This will allow future generations of scientists to understand long lost creatures, and may also help with the conservation programmes of tomorrow.

The project is supported by the Natural History Museum, the Zoological Society of London and Nottingham University.

Sixth mass extinction?

Scientists believe animals may be disappearing from our planet at a very high rate. Some even refer to this plunge in biodiversity as the Earth's "sixth mass extinction".

   
HOW THE PROCESS WORKS
1: Scientists take whole insects, or small tissue samples from animals so life is not endangered
2: Tissue may then be frozen for safe-keeping
3: DNA extracted from tissue sample, either straight after it was obtained or after freezing
4: DNA can be used for research, which may one day lead to resurrection of extinct species
5: Some DNA samples are sent to other labs as an insurance against damage or loss
6: Unused DNA can be frozen, potentially for thousands of years

Over the next 30 years, perhaps a quarter of all known mammals and a tenth of all recorded bird species could die out - as result of rapid climate change and habitat loss.

A multitude of less charismatic insects, worms and spiders are also said to be teetering on the edge.

"Many people don't understand the current threat to biodiversity we face today," said the project patron Sir Crispin Tickell, of Oxford University.

http://news.bbc.co.uk/2/hi/science/nature/3928411.stm

Thanks,
Joe

Joe it's interesting how the British are doing this and the Norwegians had created a seed vault.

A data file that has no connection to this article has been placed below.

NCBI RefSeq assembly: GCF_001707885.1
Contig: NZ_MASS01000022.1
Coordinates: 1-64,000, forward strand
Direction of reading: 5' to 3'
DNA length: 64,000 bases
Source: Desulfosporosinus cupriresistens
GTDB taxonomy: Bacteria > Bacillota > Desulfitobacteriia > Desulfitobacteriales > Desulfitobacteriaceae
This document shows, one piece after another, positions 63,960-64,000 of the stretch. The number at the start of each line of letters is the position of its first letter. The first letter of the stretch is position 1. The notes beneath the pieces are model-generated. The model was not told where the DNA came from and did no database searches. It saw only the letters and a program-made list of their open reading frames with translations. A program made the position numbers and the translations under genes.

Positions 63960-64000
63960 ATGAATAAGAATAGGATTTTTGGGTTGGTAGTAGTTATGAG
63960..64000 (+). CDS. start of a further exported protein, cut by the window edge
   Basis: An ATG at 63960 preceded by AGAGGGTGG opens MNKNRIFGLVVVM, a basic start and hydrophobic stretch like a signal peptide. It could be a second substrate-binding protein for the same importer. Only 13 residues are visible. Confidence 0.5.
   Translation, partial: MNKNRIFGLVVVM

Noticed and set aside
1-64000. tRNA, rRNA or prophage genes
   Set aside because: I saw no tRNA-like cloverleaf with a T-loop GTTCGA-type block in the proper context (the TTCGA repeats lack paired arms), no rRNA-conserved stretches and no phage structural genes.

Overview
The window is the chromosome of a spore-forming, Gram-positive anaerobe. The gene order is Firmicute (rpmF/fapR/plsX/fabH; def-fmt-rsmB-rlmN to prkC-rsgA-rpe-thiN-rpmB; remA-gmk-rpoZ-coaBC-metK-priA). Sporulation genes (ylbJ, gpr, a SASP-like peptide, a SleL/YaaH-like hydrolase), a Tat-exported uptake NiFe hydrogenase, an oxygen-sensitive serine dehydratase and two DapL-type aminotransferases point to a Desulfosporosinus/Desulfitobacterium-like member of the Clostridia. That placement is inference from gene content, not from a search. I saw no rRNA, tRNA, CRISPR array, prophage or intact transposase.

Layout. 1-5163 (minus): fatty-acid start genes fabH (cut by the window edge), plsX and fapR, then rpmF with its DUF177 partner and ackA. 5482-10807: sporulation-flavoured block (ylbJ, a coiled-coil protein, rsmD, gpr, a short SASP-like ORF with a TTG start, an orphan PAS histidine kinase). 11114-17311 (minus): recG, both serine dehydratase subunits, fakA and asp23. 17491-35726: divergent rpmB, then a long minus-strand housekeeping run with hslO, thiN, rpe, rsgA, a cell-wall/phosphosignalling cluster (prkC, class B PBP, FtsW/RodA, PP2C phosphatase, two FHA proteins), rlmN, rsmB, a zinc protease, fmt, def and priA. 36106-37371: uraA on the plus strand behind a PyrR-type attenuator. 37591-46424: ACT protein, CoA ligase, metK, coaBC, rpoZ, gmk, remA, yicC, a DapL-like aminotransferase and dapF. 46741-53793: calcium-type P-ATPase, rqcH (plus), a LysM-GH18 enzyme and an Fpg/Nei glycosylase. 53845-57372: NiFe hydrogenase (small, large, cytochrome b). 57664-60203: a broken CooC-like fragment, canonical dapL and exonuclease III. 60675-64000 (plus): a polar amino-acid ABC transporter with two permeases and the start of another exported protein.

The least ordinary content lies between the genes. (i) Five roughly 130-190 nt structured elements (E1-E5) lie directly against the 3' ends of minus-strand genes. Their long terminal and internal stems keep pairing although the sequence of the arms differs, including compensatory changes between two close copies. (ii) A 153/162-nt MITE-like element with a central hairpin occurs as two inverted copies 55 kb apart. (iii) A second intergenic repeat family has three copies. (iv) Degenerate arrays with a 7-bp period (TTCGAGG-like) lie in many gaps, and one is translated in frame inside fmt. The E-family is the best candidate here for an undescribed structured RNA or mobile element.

I wonder if any such preparations are being done in the US.
All The Best,
Yowarb

Korath

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Re: Noah's Ark
« Reply #7 on: May 25, 2010, 09:52:24 AM »
here is my only issue/thought on this that concerns me..   they say it was carbon dated at 4800 years old.. but the tablets from Sumerian history that describe the great Deluge are like 6000 years old.. seems someone has to be wrong if this is truely Noah's Ark
Earth First! - we'll strip mine the rest of the planets later.

Alfred Williams

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Re: Noah's Ark
« Reply #8 on: May 25, 2010, 12:35:23 PM »
  I feel that some big floods happenned during each passing. With pockets of Noah types hear and there.
It is not what you know.
It is what you do with what you know!!

Yowbarb

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Re: Noah's Ark
« Reply #9 on: May 25, 2010, 05:01:35 PM »
here is my only issue/thought on this that concerns me..   they say it was carbon dated at 4800 years old.. but the tablets from Sumerian history that describe the great Deluge are like 6000 years old.. seems someone has to be wrong if this is truely Noah's Ark
Hello Korath, on the Old Town Hall I had a thread all about the Deluge stories: Various stone tablets, translations. I should start it up here too. Fascinating material.
What I got out of it is there was Noah who we all know about but there were
two other previous characters whose story was carved in stone. One of the Chaldean stories also referred back to what you could call time immemorial - the distant past before that and there was civilization and there was a flood then too and survival ships... so it looks like there are accounts carved in stone going back many many thousands of years...
Will post it somewhere here. It will probably be a new Topic under Joe Montanna's Board about ancient cultures.  June 08 Update it is now posted here on Joe's Board.
- Yowbarb
« Last Edit: June 08, 2010, 07:40:06 AM by Yowbarb »

Yowbarb

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Re: Noah's Ark
« Reply #10 on: May 25, 2010, 05:02:48 PM »
  I feel that some big floods happenned during each passing. With pockets of Noah types hear and there.

I feel that is true...

Yowbarb

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NOAH's AND OTHERS' ANCIENT ARKS
« Reply #11 on: May 26, 2010, 11:41:24 AM »
I posted this Thread on the Old Town Hall. I feel it would be good to have it here too.
Yowbarb   
« Last Edit: October 13, 2010, 10:05:10 PM by Yowbarb »